Feast of St. Matthias
SCRIPTURES: Isaiah 66:1-2; Acts 1:15-26; Matthew 11:25-30
And they prayed and said, “You, Lord, who know the hearts of all, show which one of these two you have chosen to take the place in this ministry and apostleship from which Judas turned aside to go to his own place.” And they cast lots for them, and the lot fell on Matthias, and he was numbered with the eleven apostles. Acts 1
What a great man was Matthias! He was a follower of Jesus from the time of Jesus’ baptism until His death and resurrection, to which he was a witness. He was so great and devout a follower that he was one of only two disciples who were suggested as replacements for Judas. By the casting of lots the Lord Himself chose him – how great was that! – and he was elevated to the exalted position of being numbered with the eleven apostles… and then he was never mentioned again. Matthias’ name occurs in Acts 1, and nowhere else. He is not spoken of in the Gospels; he is not mentioned later in the book of Acts as it tells of the activities of the apostles; and, not once do any of the other apostles in any of their letters mention him, even though they referred to many other followers and servants of the Lord. Matthias is the anonymous apostle, the forgotten apostle. He is the bottom rung of the ladder.
What became of him? One ancient writer says that he preached the Gospel in Judea and then in Ethiopia, where he was crucified. Another says he preached on the eastern shore of the Black Sea and was stoned to death there. A third says he was stoned to death in Jerusalem and then beheaded. God alone truly knows what he did, and where and how he died.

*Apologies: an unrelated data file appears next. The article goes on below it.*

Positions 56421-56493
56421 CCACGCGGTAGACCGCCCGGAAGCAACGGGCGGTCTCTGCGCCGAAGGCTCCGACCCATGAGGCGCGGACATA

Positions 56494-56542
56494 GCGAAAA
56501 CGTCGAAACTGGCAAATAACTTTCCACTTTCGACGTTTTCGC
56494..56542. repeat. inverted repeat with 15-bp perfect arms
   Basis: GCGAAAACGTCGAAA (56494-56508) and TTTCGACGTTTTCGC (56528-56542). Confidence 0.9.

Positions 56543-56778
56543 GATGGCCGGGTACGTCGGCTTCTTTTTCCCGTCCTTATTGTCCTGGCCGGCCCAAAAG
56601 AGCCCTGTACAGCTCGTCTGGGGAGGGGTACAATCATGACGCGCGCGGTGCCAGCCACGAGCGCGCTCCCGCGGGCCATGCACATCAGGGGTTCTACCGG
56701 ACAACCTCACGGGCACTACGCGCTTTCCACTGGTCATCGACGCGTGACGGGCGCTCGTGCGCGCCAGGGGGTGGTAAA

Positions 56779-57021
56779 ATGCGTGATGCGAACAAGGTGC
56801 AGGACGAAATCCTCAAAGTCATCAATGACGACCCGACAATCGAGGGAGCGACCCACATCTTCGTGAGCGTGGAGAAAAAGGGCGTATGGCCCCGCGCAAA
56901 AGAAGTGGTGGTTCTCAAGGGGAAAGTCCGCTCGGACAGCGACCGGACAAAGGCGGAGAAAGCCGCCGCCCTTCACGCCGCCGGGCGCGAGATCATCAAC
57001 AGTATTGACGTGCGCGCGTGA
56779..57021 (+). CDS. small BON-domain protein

Matthias is the unknown apostle, the simple and lowly disciple; just like us. Now, I’ll bet that your name appears in many places. Just do an internet search of your name and you’ll find this out. Still, who out of the world’s billions of people – besides you and perhaps a few relatives and friends (or enemies) – would have any interest in searching for your name? Matthias was known and valued only within a rather small circle of people; just like us. Few were the people who knew him or cared about him. If it were not for this one brief account in the Book of Acts, he would not be known or remembered at all. Just like us, one day.
But, the Lord knew him and chose him, and that is the important thing, the amazing thing. “Heaven is My throne and the earth is My footstool,” God says (Isaiah 66:1). The entire universe cannot contain Him, but exists within Him! God is far greater and bigger and mightier and wiser compared to Matthias than Matthias would be compared to an ant. Even so, God chose him; and that is a wonderful thing.
Our world values things like connections; influence; wealth; physical prowess and ability; beauty; and the like. It chooses and honors those who have such things. We in the Church fall into this ourselves.
- The pastor with charisma and who is a dynamic preacher is more highly regarded.
- The parishioner who is pious and a good person, who is not struggling with sinful habits or guilt or depression, is looked upon as a better Christian.
- We question our own value or importance when we are struggling because of sickness or job loss or financial difficulties, or just because of old age and frailty.
These are not the things God considers when He looks upon us. Instead, the Lord evaluates us on the basis of what is in our hearts.